Although carryover of health Flexible Spending Accounts (health FSAs) funds was introduced for 2013 calendar year plans, many questions remained concerning the classification of funds that are carried over from one plan year to the next. Should the carried over funds be classified as the previous year health FSA or could they be labeled as current year health FSA elections? After all, the health FSA coverage a participant obtains determines if that participant may set up and contribute to a Health Savings Account (HSA).
An IRS release on March 28, 2014 gives plan administrators an insight into how carryover funds may be designated in the current plan year and the affect on Health Saving Account (HSA) eligibility.
Notice 2013-71 released October 31, 2013 modified the rules for IRC Section 125 cafeteria plans to provide a carryover of unused health FSA funds. Up to $500 may be carried over into the immediately following plan year for participants in health FSAs.
IRS Memorandum 201413005
Because Memorandums are written to address a specific set of circumstances and questions submitted to the IRS, a Memorandum may not be used or cited as precedent. However, it can be used as an insight to the IRS’s thoughts on a particular subject.
Written in a Q&A format, the Memorandum detailed scenarios for health FSAs and whether an HSA could be set up and contributed to in different circumstances.
An individual covered by a general purpose health FSA:
- disqualifies that individual from making contributions to an HSA solely as a result of a carryover of unused amounts from a general purpose health FSA from the prior year.
- disqualifies that individual from making contributions to an HSA during the entire year solely as the result of a carryover of unused amounts in a general purpose health FSA from the prior year. This is true even for months in the current plan year after the general purpose health FSA no longer has any amounts available to pay or reimburse medical expenses.
- who elects, for the following year, to participate in an HSA-compatible health FSA may elect to have any unused amounts from the general purpose health FSA carried over to the HSA-compatible health FSA. There is no requirement that the unused amount be carried over to a general purpose heath FSA. However, the carryover amounts may not be carried over to a non-health FSA or another type of cafeteria plan benefit.
- who elects unused funds be carried over from a general purpose health FSA to an HSA-compatible health FSA is eligible to contribute to an HSA during the following year if the individual is otherwise eligible to contribute to an HSA.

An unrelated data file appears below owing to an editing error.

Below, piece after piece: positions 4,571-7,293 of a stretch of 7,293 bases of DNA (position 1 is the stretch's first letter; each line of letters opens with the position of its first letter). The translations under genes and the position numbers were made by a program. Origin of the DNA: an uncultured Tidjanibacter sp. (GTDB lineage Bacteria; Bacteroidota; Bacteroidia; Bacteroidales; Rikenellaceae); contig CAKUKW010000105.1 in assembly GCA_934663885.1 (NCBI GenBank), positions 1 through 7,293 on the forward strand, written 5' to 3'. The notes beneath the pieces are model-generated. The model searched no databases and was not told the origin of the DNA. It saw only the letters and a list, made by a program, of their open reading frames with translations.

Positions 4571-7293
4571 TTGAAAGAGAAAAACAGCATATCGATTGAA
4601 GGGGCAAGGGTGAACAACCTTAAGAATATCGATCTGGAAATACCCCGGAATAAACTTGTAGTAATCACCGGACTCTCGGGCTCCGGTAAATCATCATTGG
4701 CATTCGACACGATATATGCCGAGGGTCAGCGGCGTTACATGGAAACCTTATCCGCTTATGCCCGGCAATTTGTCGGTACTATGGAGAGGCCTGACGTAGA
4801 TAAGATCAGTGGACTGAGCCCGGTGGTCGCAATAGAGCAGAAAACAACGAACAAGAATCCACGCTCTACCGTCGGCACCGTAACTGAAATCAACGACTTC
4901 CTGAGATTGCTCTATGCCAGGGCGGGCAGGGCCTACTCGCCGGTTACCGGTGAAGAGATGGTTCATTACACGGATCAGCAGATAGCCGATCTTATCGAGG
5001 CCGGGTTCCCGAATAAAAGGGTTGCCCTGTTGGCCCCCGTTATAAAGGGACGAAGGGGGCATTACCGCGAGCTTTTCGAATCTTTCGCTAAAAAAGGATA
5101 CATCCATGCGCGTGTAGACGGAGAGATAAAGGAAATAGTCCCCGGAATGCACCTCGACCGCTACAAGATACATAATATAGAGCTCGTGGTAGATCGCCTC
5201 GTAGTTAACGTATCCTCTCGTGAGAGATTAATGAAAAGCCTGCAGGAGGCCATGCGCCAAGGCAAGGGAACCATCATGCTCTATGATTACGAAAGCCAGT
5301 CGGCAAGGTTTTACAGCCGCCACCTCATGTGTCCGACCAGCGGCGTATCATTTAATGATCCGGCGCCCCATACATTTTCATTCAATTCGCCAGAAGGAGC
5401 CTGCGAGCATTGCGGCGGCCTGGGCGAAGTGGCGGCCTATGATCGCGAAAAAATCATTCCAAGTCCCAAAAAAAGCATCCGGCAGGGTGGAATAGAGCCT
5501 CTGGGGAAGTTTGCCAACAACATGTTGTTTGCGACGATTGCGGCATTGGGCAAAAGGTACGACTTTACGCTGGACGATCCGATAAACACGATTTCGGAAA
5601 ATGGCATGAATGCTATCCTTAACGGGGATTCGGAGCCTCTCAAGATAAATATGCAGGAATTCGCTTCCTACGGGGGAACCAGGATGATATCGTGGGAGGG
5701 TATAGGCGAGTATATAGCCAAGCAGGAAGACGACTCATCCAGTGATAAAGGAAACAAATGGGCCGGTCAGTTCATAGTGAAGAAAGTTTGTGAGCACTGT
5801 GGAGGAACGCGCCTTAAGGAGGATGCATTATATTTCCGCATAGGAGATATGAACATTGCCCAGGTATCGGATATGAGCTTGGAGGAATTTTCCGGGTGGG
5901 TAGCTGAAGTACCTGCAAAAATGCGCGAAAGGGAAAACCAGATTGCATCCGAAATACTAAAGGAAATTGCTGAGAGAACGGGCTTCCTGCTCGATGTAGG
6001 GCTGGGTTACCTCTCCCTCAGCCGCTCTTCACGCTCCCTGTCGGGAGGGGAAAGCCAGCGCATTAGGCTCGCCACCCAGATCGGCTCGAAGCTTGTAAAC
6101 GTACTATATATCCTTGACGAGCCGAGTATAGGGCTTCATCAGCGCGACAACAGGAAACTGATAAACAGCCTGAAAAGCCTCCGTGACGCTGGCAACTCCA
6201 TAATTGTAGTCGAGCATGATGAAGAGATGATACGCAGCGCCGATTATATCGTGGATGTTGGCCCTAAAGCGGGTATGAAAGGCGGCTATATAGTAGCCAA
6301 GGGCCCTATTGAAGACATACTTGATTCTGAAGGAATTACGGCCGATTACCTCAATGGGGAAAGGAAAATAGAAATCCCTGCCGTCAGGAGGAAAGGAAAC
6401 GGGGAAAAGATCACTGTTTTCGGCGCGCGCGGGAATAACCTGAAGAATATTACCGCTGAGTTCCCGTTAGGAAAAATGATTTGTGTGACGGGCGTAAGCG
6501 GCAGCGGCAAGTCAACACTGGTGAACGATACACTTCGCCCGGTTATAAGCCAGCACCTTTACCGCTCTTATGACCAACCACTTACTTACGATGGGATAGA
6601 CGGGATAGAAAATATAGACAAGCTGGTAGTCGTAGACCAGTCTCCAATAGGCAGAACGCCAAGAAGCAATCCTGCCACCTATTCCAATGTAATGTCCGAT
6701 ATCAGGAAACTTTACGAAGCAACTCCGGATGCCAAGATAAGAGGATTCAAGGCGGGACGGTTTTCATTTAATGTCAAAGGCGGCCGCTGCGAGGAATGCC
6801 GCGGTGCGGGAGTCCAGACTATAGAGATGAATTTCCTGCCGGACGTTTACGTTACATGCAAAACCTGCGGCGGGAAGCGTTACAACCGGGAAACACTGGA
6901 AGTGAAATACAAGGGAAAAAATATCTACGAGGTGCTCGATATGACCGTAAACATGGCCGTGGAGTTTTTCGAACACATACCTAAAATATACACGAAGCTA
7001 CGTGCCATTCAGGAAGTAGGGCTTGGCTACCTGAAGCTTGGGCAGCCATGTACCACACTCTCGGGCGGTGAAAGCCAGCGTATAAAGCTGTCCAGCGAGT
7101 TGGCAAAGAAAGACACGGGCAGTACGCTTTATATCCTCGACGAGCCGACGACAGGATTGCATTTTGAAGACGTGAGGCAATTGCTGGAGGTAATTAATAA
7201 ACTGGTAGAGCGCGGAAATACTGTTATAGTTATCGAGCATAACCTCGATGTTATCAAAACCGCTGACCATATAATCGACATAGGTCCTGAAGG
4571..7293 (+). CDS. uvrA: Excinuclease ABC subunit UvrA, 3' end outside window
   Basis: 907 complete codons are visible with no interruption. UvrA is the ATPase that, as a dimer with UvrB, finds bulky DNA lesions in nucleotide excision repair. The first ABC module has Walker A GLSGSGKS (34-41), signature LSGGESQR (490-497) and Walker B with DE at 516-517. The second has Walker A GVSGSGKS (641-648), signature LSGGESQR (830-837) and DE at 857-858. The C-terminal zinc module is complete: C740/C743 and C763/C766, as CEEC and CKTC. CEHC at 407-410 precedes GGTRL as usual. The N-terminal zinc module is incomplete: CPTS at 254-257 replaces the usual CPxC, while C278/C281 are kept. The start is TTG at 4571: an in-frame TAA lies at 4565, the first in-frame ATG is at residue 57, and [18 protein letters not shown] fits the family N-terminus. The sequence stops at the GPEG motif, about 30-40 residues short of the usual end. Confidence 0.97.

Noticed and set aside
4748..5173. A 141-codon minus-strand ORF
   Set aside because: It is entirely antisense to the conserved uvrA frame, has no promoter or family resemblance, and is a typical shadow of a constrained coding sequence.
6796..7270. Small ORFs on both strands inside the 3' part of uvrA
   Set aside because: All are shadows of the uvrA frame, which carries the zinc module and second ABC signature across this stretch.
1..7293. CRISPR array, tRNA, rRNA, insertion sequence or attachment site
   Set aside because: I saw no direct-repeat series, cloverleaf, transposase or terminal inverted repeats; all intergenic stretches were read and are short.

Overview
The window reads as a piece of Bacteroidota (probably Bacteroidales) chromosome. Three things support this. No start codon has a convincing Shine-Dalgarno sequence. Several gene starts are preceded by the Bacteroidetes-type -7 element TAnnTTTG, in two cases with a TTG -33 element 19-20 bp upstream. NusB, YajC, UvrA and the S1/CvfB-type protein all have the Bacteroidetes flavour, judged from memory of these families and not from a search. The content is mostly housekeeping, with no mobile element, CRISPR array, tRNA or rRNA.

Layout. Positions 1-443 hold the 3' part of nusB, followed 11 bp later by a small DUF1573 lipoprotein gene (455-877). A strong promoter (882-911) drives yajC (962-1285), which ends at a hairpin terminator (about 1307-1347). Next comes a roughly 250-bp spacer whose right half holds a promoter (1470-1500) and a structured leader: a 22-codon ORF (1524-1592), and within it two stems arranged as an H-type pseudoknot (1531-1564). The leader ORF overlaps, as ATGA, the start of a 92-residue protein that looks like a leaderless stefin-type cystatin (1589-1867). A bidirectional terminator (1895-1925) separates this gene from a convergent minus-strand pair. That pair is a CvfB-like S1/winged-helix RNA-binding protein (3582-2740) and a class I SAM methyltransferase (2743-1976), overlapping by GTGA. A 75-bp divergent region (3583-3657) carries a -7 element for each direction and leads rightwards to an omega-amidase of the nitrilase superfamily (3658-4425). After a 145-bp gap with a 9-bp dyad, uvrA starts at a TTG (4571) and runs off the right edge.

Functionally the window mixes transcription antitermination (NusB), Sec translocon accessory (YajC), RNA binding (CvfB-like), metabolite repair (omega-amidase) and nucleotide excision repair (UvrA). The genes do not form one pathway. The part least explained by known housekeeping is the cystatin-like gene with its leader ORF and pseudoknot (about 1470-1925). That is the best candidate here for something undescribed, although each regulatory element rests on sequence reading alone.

A cafeteria plan may:
- offer both a general purpose health FSA and an HSA-compatible health FSA and may automatically treat an individual, who elects coverage in a high-deductible health plan (HDHP) for the following year, as enrolled in the HSA-compatible health FSA. This allows participants to carry over any unused amounts from a general-purpose health FSA to the HSA-compatible health FSA for the following year.
- provide the individual participating in a general purposed health FSA the right to decline or waive the carryover for the following year. This individual may contribute to an HSA during the following year if the individual is otherwise eligible to contribute to an HSA.
Uniform cover rules apply
When individuals elect a general purpose health FSA in a prior year and move to an HSA-compatible health FSA in the subsequent year, any claims covered by the HSA-compatible health FSA must be timely paid up to the amount elected for the HSA-compatible health FSA. Any claims in excess of the elected amount may be reimbursed after the run-out period when the amount of any carryover is determined.
As an example: Joe had 2014 excess contributions from a general-purposed health FSA in the amount of $600 and a new 2015 election of $2,500 in a limited-purpose health FSA. Joe submits an eligible dental/vision expense in the amount of $2,700 at the beginning of 2015. $2,500 would be paid from the current year limited-purpose health FSA. In February Joe submits and is reimbursed from the general purpose health FSA $300 for eligible expenses incurred in 2014. At the end of the run out period $300 in general purpose health FSA funds is unused and carried over to the HSA- compatible health FSA. $200 is paid for the excess of the January claim over the amount elected and $100 remains in the HSA-compatible health FSA for vision and dental expenses incurred in 2015.
In addition, Joe is allowed to contribute to his HSA as of January 1, 2015.
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